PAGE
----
Friday, January 18, 2013
A Comment on What’s Causing the Rise in Inequality
I was at the ASSA session where Larry Mishel faced off against David Autor, and I came away thinking, like Jared Bernstein, that the EPI view of the world holds more water than the it’s-all-technology argument that Autor was defending. The timing issues, including the discontinuities in the wage structure traceable to the early 1980s, are important, for instance.
Nevertheless, I think the whole debate suffers from insularity. The critical technological developments of recent decades, especially digitization, computing and networking, have swept over the entire world. They have transformed work in every developed country and much of the developing world. Meanwhile, the dramatic rise in inequality, and the portions of the earnings distribution most impacted, differ tremendously. You simply don’t see the same change in profile in most of continental Europe or Japan that you find in the US data.
Understanding these differences is where explanation would begin, in my opinion. And here’s a hypothesis: analysts of income inequality in the US suffer from a dynamic, self-reinforcing lamppost effect. They begin with a model of the world in which only the individual characteristics that workers bring to the market should matter for wage determination. Then, to measure what’s taking place, they set up or utilize systems, like the CPS, to collect these individual data: your age, marital status, education, occupation and earnings. Armed with this information, they crunch and recrunch the numbers to see which aspects of worker characteristics play the most important role. The struggle to produce a convincing labor supply-based story generates demand for even more detailed individual-level observation on workers. No doubt big data will be brought to bear shortly on this topic.
But what if the critical drivers of the wage structure have to do with the way work is organized in production systems? I’m thinking here of decisions regarding how much autonomy workers can have at different levels within an organization, what monitoring and incentive mechanisms are adopted, how extensive are internal job ladders, etc. All of these are affected by technology, of course, but only as refracted through organizational strategy, governance systems, market structure and the like. We know about these things mostly through case studies because systematic data are not collected on them. Anyone who has compared work organization and management across the “varieties of capitalism” knows that these matters are crucial, but it is difficult to construct formal tests in the absence of large sample data. At best, matching workers to industry-level variables like age-adjusted average tenure and capital-labor ratios can generate proxies for what we really ought to measure directly but don’t. (I have a little experience with the use of these proxies and am tempted to do more work with them.)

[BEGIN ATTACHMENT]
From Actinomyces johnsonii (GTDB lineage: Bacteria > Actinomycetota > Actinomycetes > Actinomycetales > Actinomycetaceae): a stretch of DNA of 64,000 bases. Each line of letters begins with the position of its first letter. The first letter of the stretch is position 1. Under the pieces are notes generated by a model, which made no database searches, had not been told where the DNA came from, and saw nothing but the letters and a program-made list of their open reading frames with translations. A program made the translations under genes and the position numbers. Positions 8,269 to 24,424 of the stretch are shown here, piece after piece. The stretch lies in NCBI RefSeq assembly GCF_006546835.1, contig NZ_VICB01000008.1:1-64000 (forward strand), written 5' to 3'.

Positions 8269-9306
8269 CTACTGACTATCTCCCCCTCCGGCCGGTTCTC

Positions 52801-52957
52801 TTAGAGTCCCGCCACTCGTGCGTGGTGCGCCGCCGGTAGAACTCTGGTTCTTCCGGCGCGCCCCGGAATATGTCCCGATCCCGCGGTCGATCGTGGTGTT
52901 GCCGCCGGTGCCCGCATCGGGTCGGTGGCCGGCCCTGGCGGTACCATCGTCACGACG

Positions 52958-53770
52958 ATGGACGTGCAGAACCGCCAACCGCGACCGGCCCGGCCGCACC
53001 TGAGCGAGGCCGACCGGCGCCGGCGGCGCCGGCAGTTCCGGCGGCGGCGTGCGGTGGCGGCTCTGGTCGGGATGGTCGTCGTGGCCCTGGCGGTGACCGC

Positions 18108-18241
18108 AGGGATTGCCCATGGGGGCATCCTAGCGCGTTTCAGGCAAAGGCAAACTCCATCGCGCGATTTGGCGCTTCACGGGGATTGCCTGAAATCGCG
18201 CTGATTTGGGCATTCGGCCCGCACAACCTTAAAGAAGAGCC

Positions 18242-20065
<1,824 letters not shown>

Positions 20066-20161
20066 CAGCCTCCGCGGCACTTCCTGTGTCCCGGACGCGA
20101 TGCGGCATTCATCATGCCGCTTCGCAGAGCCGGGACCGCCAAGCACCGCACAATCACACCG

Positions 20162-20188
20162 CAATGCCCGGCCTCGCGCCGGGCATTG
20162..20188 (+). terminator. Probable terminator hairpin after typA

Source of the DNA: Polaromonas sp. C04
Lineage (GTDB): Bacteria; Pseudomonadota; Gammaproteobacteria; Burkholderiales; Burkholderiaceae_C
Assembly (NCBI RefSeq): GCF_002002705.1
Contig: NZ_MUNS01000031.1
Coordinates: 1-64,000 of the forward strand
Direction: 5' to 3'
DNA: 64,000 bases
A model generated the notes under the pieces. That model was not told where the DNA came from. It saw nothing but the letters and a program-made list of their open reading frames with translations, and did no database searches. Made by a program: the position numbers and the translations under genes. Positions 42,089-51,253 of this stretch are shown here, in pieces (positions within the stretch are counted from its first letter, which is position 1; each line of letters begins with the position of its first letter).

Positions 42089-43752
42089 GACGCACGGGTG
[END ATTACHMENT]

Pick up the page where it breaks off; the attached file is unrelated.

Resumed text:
As for the policy implications, I think the change-in-the-nature-and-structure-of-firms story has rather radical implications. How can we change how work gets done in America?
Addendum: This past week Gerald Davis’ book Managed by the Markets, has been the main assigned reading in the class I’m teaching. It is excellent in describing, lucidly and concretely, how financialization has changed the American corporation. This is the sort of account that could be written only by someone who has devoted a career to corporate finance and governance research. It is a bit less effective when it strays into political theory and cultural criticism and also too Anglo-Saxon-centric, but at least what it says still makes sense if you know a bit about how the rest of the world is evolving.